I more or less ended up doing that as I negotiated a pass out for the evening. Since having G, and moving next to the largest town in the country without a cinema, my movie going has declined dramatically. But I was very keen to see the Ayrton Senna documentary, and so headed into Manchester to check it out at the Cornerhouse.

One day I'll sit G down on a Sunday afternoon and try to explain to her that her dad has spent an alarmingly large number of Sunday afternoons sat in front of the telly watching Grands Prix. For just now though, I'm happy to leave her playing with her new water table instead. Much more exciting.


G has been to Saddleworth's Whit Friday walks and band contests before. But last year she was just a baby, and far too little to appreciate much of the music and pageantry (for what it's all about, you can read an article I wrote for The Guardian, yes that one, here).

This time was a bit different. At the age of almost 21 months, G was able to take in a lot more of what was going on around her, which particularly involved taking a close interest in the various doting older ladies she encountered during the day.

Also keeping G occupied, as shown in the photo taken during the morning Whit Friday service in our local village square, was a toy trumpet. Mrs J was late back from work on Thursday night because, she said, she simply had to stop by a well-known toy retailer and buy one. With brass bands coming and going all day, she correctly predicted that G would inevitably want to join in.

Given that some of the young children in the Dobcross Youth Band didn't look all that much older than G, it was easy to imagine that it might be her marching with them a few years from now. Much to my surprise, and even though G hasn't yet worked out that you only have to blow into the trumpet rather than put one end entirely in your mouth, the prospect of this filled me with pride.

I won't try to push her into it though. Well, maybe just a teeny bit.

Weekend Away, Then Holiday

After almost two years with G, Mrs J and I finally got our first couple of days away from her. We'd had the odd night out here and there, but the weekend before last was the first time we'd properly left G with someone else for any significant period of time, as we went down south for a friend's wedding.

Obviously we missed her but, you know, after more than 20 months of all G all the time, not really all that much. At least not until we were on our way home again, and we started wondering how she'd managed without us. Perhaps unsurprisingly, the answer was that she hadn't caused our babysitter any trouble at all, although I couldn't help but notice the extra toys which had magically appeared in the house in the meantime. It seems G can be bought, although I imagine the price of doing so may rise over the next few years.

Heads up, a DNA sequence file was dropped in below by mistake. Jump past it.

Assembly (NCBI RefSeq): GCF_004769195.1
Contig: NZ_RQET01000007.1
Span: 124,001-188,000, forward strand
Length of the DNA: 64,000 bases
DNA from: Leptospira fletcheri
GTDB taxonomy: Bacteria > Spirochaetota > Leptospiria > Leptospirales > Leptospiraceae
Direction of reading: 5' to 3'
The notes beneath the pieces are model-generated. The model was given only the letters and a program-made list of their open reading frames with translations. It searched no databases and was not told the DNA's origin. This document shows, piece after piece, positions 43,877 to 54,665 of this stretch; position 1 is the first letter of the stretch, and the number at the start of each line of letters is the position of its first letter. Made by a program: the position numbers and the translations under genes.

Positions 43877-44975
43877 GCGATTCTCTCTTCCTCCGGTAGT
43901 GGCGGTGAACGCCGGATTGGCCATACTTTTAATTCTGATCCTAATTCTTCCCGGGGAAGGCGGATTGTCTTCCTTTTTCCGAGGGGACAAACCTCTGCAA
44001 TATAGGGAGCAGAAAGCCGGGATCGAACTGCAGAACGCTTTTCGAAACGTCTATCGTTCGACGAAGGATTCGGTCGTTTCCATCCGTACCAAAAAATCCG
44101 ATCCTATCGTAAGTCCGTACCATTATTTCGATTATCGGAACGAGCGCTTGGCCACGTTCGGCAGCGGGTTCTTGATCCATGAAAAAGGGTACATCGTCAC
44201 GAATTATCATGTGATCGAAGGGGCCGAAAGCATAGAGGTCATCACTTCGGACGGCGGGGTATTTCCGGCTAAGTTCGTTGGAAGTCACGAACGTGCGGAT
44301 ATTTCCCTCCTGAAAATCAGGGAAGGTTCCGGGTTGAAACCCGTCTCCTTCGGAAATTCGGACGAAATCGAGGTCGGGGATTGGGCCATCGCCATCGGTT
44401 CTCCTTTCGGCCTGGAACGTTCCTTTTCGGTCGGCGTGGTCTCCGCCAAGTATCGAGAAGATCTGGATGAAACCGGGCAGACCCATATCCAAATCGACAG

On the Monday morning it was all a bit different. We were heading off to Northumberland for a few more days of holiday, taking G with us this time. But as we rushed around getting everything ready, we had to contend with a confused-looking toddler, who kept grabbing on to Mrs J, as if to try to prevent her going anywhere.

Once we'd got her into the car though, G soon calmed down and drifted off to sleep, as demonstrated by the picture at the top of this post. She also went on to enjoy some of the cultural contrasts of the north east during our break, ranging from the impressive Barter Books in Alnwick, where she ate a scone while appearing to take an important call from someone or other:

To the rather more simple charms of fish and chips, on the beach at Cullercoats:

She had good helpings of both the scone and the fish and chips, but I think G preferred the latter. Quite right too.

A Vision Of The Future

When you have a young child, sometimes you look at them and get a glimpse of what they'll look like when they're much older. Quite by chance, I caught one of these moments on camera the other day when we were in a shop, and I've reproduced the photo here.

Even though G is only 20 months old, I think she looks alarmingly grown up in this picture. In fact, I can imagine seeing a similar face for many years to come, staring back at me and making unreasonable demands, such as asking to borrow the car.

At least when I tell her she can't do something now, she usually forgets about it within a few seconds, so her tantrums never last very long. But I know that when I inform the 17-year-old G that she has to take the bus, I'll be unleashing several days of moping. Having a toddler rather than a teenager does have its advantages.